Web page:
Monday, July 8, 2013

Cintiq Tips, Part 2 of 3


Daredevil #10, Page 7 Digital Sketch. 2012. Photoshop, 11 × 17″.

I use the Cintiq in close collaboration with my wireless keyboard and trackpad, which are linked together with Clique from Henge Docks. They rest on an adjustable-height tray that I installed underneath my drafting table (video here). This makes it easy to place the keyboard right where I want it. Learning keyboard shortcuts is an essential part of using programs like Photoshop efficiently — here's the default list, but you can also customize buttons and actions (Edit> Keyboard Shortcuts... or Menus...).

The more you use the program, the more the keys become second nature. If you can't touch type, learn, as it will free your eyes from having to chaperone your fingers. Since I've given custom assignments to each of the buttons on my pen, I'm forced to press Control with my left hand to elicit a right-click, which is essential for bringing up submenus and other options.


Daredevil #21 Cover Digital Sketch. 2012. Photoshop, 11 × 17″.

Besides common functions, I use the keyboard to switch to my favorite tools: B for Brush and W for the Magic Wand are the easiest examples. I set the N key to the Pencil tool since I often use it to color comics (The Pencil is strictly one color, whereas the Brush varies in opacity). In the case of the Eraser (E) and Rotate (R) tools, I hold down the key during use, utilizing their "spring-loaded" attribute. When released, the cursor snaps back to whatever tool was being used previously. Since I only use those tools briefly in the midst of other work, it keeps me focused on the task at hand. (The Rotate tool makes it easier to find a good working angle while drawing. Pressing Escape snaps the canvas back to its default position.)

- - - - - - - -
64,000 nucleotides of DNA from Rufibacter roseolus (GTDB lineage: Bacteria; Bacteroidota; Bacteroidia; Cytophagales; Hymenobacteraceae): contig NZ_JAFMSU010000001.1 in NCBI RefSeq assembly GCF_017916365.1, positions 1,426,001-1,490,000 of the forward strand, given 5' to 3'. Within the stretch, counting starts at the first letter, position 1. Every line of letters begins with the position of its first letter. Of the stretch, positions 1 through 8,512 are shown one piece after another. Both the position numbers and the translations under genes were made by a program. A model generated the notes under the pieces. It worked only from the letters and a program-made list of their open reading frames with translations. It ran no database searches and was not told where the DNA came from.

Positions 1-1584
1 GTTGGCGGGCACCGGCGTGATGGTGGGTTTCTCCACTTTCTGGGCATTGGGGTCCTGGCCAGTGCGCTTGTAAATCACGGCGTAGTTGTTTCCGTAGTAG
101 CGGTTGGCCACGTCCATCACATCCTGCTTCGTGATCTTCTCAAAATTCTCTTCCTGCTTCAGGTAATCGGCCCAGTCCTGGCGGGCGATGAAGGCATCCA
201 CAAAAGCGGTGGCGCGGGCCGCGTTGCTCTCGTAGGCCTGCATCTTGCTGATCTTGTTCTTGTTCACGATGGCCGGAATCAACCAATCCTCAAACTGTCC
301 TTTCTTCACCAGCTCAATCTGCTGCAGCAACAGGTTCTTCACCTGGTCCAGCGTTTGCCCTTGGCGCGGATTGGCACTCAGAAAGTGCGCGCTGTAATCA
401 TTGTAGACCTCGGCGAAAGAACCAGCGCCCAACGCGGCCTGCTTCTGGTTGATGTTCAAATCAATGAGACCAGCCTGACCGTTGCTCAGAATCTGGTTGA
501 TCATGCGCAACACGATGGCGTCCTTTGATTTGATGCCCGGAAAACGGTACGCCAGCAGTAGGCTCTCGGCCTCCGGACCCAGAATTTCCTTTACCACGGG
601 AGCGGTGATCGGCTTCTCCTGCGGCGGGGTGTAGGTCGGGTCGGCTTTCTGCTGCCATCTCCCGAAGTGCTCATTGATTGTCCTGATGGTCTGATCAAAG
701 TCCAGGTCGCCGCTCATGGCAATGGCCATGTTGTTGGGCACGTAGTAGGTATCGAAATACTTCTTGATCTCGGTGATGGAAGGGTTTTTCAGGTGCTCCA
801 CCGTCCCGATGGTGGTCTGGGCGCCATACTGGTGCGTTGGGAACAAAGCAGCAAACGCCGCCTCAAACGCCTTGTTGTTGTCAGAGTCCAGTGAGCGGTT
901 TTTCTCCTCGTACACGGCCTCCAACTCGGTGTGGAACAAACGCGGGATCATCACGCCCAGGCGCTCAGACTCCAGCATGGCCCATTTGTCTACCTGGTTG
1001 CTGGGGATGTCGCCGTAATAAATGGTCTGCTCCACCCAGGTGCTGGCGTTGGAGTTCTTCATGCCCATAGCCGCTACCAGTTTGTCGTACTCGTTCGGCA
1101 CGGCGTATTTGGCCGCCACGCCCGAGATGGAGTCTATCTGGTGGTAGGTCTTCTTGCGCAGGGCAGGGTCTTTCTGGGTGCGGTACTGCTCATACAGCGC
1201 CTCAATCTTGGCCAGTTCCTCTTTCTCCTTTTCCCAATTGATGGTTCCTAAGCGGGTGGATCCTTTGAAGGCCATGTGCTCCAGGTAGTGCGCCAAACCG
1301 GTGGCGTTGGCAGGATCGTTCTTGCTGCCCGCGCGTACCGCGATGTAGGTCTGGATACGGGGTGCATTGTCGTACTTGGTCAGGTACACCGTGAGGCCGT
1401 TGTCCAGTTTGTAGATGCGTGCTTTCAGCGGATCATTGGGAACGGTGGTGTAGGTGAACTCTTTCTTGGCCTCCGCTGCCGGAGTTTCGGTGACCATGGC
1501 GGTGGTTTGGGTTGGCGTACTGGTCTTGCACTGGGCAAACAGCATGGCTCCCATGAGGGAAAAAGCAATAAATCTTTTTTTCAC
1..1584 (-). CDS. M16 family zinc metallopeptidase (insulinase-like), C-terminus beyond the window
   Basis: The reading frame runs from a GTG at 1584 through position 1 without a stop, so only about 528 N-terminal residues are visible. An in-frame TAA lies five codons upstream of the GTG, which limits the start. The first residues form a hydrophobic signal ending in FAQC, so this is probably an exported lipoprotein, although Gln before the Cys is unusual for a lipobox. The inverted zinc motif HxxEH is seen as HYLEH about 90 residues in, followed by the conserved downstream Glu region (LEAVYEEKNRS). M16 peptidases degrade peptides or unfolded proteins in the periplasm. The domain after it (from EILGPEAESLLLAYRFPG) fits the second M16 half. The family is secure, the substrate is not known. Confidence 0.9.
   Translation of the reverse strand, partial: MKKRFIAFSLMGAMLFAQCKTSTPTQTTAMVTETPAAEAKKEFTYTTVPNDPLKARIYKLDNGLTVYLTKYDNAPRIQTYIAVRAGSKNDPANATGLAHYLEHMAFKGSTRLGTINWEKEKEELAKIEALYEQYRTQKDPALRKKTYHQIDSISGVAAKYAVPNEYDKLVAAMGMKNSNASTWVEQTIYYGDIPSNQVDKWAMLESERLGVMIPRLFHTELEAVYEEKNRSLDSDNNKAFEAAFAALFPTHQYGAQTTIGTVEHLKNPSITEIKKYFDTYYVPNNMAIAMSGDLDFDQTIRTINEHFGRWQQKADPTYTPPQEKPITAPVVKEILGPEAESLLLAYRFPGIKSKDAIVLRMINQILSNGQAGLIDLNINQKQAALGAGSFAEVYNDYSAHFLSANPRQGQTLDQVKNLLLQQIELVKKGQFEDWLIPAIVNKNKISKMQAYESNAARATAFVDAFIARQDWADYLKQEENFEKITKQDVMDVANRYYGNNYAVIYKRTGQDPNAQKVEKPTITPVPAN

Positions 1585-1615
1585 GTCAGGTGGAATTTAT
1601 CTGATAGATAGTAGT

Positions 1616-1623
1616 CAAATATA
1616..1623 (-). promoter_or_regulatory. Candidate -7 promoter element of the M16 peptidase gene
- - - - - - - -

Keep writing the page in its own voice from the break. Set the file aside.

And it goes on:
You can go to town with button assignments, depending on your personal preference. This option is available under your computer's general settings, and you can even assign buttons to have different functions depending on the application used (though this can get confusing if not used sparingly). If it's a repetitive task, then it's a good candidate for a Keystroke: instead of assigning one key to each button, the single button can be programmed with a whole chain of tasks.


X-O Manowar #10 Variant Cover. 2012.
Ink(ed by Joe Rivera) on bristol board, 11 × 17″.

Since I often color digitally, I am constantly using the Hue/Saturation/Brightness function (Command-U) and Color Balance (Command-B) to alter patches of color. This is usually after selecting a particular section with the Magic Wand, which is then highlighted by the "marching ants." This is distracting to me, so I include the Hide function (Command-H) in the keystroke, combining both actions into one. (Instead of grabbing the palette sliders, I tend to use the keyboard arrows to adjust the numbers. Holding shift makes them jump by 10s. Tab cycles through all the attributes.)



Rounding out the list of buttons are many other programmed functions:
Snap (Shift-Command-;), Fit on Screen (Command-0), Step Backward (Command-Option-Z), Step Forward (Command-Shift-Z). The Radial Menu is a Wacom-specific list of options that can be customized with everything from Wacom settings to screen capture. (There are videos about this and many other topics on Wacom's YouTube channel.)

I hope you all don't mind if I extend this topic for one more post — it's pretty technical information, and I want to make it easily digestible. The last part will focus on brushes. Thanks!

Part 1

4 comments:

  1. Thanks again for these posts! Always nice to see the cogs of the machine.

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  2. How'd you get that perspective grid in the bottom panel? Looks like a neat tool for building cities and such...

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    1. That's my own digital perspective grid in Photoshop. It's something that I've been planning on releasing to the world at large, but it requires me to make instructional videos. Hopefully I'll get around to doing it this year. I'll be sure post about it here when I finally do.

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